Loyola University Chicago

Loyola Magazine

archive

A voice for the voiceless

A voice for the voiceless

Sister Norma Pimentel is a tireless advocate for families, and especially children, through her work with Catholic Charities of the Rio Grande Valley in Texas. (Photo: Heather Eidson)

Sister Norma Pimentel is passionate about caring for immigrant families in the Rio Grande Valley

By Lauren Krause (BA ’10)

When Sister Norma Pimentel (MA ’95) advocates for the needs of her community, it’s through paint. The executive director of Catholic Charities of the Rio Grande Valley spends her free time illustrating the lives of the people she supports. “I paint things that will reflect a little bit about some aspect of what I do,” she said.

Although painting is just a hobby, Pimentel is able to weave her interests in supporting immigrants, homelessness, poverty, and those affected by natural disaster onto her canvas. She describes one particular painting about a family who came to the respite center from Honduras.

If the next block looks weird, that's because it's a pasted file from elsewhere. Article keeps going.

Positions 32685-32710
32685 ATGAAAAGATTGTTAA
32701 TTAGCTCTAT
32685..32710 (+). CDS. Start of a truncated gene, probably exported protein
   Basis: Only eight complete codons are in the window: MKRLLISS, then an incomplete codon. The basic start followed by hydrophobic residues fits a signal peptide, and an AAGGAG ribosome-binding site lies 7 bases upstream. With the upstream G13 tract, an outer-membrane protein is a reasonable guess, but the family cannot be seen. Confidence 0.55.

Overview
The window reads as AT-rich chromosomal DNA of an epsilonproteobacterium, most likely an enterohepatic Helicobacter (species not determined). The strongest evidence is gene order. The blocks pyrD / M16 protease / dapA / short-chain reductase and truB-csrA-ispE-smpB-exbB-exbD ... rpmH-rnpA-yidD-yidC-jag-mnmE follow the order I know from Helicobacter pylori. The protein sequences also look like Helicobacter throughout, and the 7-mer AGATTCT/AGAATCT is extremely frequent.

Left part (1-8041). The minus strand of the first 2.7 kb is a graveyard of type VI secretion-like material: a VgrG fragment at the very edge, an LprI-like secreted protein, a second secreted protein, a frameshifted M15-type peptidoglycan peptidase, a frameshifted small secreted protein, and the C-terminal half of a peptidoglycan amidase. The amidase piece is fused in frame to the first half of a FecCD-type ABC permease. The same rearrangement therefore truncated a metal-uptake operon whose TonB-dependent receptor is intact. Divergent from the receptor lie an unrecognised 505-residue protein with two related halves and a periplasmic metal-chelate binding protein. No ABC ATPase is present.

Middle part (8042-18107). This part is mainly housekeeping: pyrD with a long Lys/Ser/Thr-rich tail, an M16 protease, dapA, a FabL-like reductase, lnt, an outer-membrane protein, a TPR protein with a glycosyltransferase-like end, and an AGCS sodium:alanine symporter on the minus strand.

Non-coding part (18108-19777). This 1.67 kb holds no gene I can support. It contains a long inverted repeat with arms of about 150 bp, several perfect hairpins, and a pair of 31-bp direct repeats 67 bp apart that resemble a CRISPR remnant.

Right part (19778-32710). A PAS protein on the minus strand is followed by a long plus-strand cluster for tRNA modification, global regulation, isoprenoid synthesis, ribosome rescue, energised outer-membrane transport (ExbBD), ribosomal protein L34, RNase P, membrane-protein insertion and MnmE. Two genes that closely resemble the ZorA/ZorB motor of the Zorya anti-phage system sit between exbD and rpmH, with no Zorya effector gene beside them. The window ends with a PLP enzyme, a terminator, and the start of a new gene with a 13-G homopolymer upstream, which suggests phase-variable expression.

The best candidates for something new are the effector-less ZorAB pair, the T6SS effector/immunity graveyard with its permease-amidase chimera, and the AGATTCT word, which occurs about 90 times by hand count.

“I watched this mother sitting there staring at her son just looking with a daze,” she said. “I captured in that moment the presence of what that family had been through, the sadness and the suffering.”

Aside from painting, Pimentel finds that social justice is at the heart of everything she does, which includes caring for and speaking on behalf of immigrants. She describes her greatest achievement as acting as a voice for the voiceless—something she credits to her time at Loyola’s Institute of Pastoral Studies, where she earned a master’s degree in pastoral counseling.

“Loyola opened my eyes to understand the human person in a more holistic way,” she said. “The program brought me to a greater awareness of the importance of what our role is as a church and who we are as people and how we can help others.” 

After graduation, Pimentel contacted Catholic Charities and began working with a church that helped the underserved. “To actually work with families in the Rio Grande Valley and to address the needs that families, and specifically children, is what I was most concerned for,” she said. She parlayed her education and work experience into a counselor position, and received her professional license in Texas.

Between counseling and painting, Pimentel is dedicated to her community thoroughly. She welcomes those struggling to obtain citizenship and argues on behalf of immigrant rights. “These are people, not illegals,” she said. “They need care and attention, and it’s our responsibility to do that.”

Pimentel urges anyone to get involved in his or her community or a community in need: “If the rest of the world is not OK,” she said, “we should not be OK either.”